Landscape for the River
Turn your yard into a force for clean water while supporting pollinators and other wildlife!
Whether urban, suburban or rural, our yards are part of the Mississippi watershed. The effects of how we landscape and route rain show up far beyond our property lines. Dig into these tips to help protect the river right from your own yard.
One way to familiarize yourself with watershed-friendly landscaping and gardening practice is to attend one of our free or reduced-cost workshops. These classes overview native plants, rain barrels, raingardens and other water-wise practices and are offered several times a year. Presenters keep the material engaging and approachable and are always happy to answer questions specific to your yard or landscaping situation. As soon as dates are set, we post them on our events calendar and note them in our e-newsletter, Mississippi Messages.
If you're looking for information right away, the following pages on some of the most popular watershed-friendly landscaping topics can help get you started. We combed the net for the most useful and practical information we could find. Here's what you can do:
- Rig up a rain barrel: Rain barrels collect the rain that runs off your roof and slides down your gutters so you can use it later to water your garden or lawn. They also prevent runoff — and the pollution it carries — from entering already-taxed stormwater systems.
- Create a raingarden: Raingardens beautify a space, while also directly impacting water quality. They're designed to catch rainwater runoff, as well as prevent erosion, filter pollutants and provide wildlife habitat.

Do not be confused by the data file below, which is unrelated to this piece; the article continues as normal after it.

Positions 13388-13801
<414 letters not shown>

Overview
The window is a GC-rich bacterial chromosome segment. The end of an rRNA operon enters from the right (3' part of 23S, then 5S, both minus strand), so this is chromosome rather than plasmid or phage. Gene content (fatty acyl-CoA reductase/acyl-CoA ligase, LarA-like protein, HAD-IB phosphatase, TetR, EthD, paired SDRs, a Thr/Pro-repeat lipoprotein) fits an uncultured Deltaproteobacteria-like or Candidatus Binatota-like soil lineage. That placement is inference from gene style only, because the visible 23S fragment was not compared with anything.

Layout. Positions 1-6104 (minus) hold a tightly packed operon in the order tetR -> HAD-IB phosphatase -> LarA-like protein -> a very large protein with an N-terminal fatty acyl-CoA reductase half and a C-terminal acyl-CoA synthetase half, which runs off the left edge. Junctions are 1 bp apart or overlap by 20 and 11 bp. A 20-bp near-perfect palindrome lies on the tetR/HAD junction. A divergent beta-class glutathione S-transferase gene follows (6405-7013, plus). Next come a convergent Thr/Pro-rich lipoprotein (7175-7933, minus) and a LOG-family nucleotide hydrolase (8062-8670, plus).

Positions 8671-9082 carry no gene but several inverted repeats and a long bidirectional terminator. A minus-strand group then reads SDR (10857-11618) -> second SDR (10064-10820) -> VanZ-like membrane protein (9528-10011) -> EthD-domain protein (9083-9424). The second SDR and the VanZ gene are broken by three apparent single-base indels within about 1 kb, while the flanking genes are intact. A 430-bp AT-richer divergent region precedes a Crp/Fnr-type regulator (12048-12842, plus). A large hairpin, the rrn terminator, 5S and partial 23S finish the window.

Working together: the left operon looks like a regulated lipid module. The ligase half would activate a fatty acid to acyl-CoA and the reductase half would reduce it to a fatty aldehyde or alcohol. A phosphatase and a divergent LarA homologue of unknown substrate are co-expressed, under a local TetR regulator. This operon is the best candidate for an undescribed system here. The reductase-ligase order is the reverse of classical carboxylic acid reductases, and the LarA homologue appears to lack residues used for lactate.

- Plant native gardens: Birds, bees and other critters that live here depend on native wildflowers and plants for habitat, and even the smallest yard's native plantings can make an impact on wildlife and water quality.
- Support pollinators: Small but mighty, pollinators have an enormous job. Without them, most plants — including the crops we eat — couldn’t fruit. We offer simple tips to support pollinators where you live.
- Compost your food waste and cultivate your soil: Composting can help your soil hold on to significantly more water, which means that a heavy rain won't cause as much runoff, and a dry spell won't leave plants as parched.
- Update your lawn care: How you care for your lawn can have a big impact on local waterways. Here are a few quick tips for creating a lawn that absorbs more water and flourishes without chemical assistance.
- Hold the salt in winter: While road and sidewalk salt makes life easier during the winter, too much causes serious problems for the river. Just 1 teaspoon of salt is enough chloride to permanently pollute 5 gallons of river, lake or creek water. Here's what to do instead.
Since river-friendly landscaping brings great benefits to communities, grants and funding for installation of raingardens, native gardens, permeable pavers, and other stormwater management practices are often available. Find out more about cost-share programs.